In 2021, let’s strive to not waste the intangible treasures we have been given. Let’s be zero-waste creatives.
James Baldwin once said: “Not everything that it is faced can be changed, but nothing can be changed until it is faced.” It is time for us to face the truth that young racists exists, and they are in college classrooms.
I addressed this issue in a previous post where I shared my experience leading a lecture on African American poetry, when the ZOOM session was abruptly hacked by what seemed to be a group of teenagers who spewed racial slurs. (I want to reiterate, and even clarify, that this experience did not occur at the college where I teach, but at a different organization.) I linked the experience to teaching in higher education because of the racism and prejudice I have experienced not only from ‘older’ people, but from students.
To help us face the truth of young racists in the classroom, I think we have at least 5 mindsets that we need to normalize. I will primarily reference Black/African Americans because I am Black. But, these concepts are applicable to all people groups within BIPOC.
1. Normalize Black educators
Too often, students arrive to college without ever having a Black teacher. Consider how many teachers the average student has from Kindergarten to 12th grade. We, as a society and an educational system, have to deem it unacceptable for students to go this long without exposure to a Black teacher.
At many colleges across the country, most students will have even fewer opportunities to be taught by a Black professor, particularly outside of courses related to race. This means a student could graduate from college and never have one Black professor. How has that student been given a “higher education” void of an experience with a Black educator?
2. Normalize Black educators as authority figures
Many students have never experienced a Black person as an authority figure. Certainly. not one who determines their grade and gives them feedback on assignments. Many do not adjust well. They struggle with a Black educator pointing out their weaknesses. Some assume that because the professor is Black the class will be easy, and the grading will be light. Many do not believe they should have to exert effort in such classrooms.
Because many White students do not view Black educators as authority figures, they do not believe they have to talk with the professor when they have concerns about the class. Instead, they often opt to go above the professor’s head by speaking with a dean, a provost, or a vice president. This has happened to me numerous time. At multiple institutions, my students have complained all the way up to the president.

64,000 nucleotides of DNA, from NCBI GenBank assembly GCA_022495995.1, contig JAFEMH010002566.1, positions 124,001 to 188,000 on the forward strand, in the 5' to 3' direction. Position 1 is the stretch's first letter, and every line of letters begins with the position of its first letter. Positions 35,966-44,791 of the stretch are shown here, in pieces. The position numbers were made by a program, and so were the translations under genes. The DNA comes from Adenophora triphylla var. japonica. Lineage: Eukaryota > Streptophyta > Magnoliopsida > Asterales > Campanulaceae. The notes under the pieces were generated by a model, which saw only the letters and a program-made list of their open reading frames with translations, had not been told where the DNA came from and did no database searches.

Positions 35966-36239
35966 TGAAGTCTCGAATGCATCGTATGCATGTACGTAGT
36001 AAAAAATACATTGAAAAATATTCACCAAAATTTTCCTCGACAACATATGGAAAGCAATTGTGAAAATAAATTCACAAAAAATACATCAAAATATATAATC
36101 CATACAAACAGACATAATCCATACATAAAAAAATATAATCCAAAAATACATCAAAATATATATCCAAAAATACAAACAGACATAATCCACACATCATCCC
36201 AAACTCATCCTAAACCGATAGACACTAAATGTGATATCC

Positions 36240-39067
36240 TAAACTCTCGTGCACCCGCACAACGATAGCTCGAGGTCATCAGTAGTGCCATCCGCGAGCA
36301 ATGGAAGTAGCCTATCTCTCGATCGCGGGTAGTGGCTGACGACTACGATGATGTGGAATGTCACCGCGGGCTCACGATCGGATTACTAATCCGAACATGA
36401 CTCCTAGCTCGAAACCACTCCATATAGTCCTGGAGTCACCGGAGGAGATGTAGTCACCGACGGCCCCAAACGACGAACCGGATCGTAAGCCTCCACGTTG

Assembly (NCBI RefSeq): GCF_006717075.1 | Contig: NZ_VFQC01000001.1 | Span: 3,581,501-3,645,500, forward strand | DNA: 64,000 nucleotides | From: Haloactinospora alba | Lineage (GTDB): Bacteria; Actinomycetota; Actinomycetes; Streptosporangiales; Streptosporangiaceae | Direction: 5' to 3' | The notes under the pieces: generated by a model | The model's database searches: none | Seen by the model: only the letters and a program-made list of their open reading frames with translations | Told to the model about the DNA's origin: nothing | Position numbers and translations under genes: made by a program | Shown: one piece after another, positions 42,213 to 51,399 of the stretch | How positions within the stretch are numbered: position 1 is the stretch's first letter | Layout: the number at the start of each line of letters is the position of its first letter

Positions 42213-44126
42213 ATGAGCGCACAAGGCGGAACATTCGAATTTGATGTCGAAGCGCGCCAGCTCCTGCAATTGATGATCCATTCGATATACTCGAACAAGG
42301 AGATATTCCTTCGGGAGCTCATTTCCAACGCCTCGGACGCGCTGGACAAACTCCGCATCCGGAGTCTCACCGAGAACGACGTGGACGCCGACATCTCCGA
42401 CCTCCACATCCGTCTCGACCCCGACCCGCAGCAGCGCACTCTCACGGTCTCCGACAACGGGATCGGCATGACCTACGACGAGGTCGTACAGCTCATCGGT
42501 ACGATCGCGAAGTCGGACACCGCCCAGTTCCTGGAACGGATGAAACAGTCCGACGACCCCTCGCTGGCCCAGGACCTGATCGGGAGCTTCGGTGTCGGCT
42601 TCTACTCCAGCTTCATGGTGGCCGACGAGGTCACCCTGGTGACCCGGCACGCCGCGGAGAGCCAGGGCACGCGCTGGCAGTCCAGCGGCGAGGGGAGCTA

Rarely. do such students talk with the professor directly. And many times, administrators do not send the student back to the Black professor – the authority figure – and require the student first try to resolve the matter with the professor. This covert racism is often supported (intentionally or unintentionally) by administrators.
The Black professor’s authority and perspective are disregarded.
3. View Black educators as professionals
Throughout history, racist ideologies have dehumanized and infantilized Black people. We were forced to address White people as “master, sir, ma’m,” while we were called everything but our names. Many times, we were called “girl” and “boy” despite our age.
And this same behavior is replicated in higher education.
I can’t tell you how many times I have been called ‘girl’ while at work. Unfortunately, it wasn’t by my students but fellow colleagues. Without permission, some colleagues shorten my name and call me “Chas.” I have been told that the height of my heels was essentially an indicator that I didn’t have tenure. I have been gawked at for dressing professionally.
Many of my peers have not viewed me as professional, but a little Black girl.
On the other hand with students, I require them to address me as Professor Gunn. It takes all of my students a few weeks to adjust and learn my name. Typically, my non-White students will address me as Miss Gunn, which shows some level of respect. However, many White students will call me by my first name, and I have to correct them.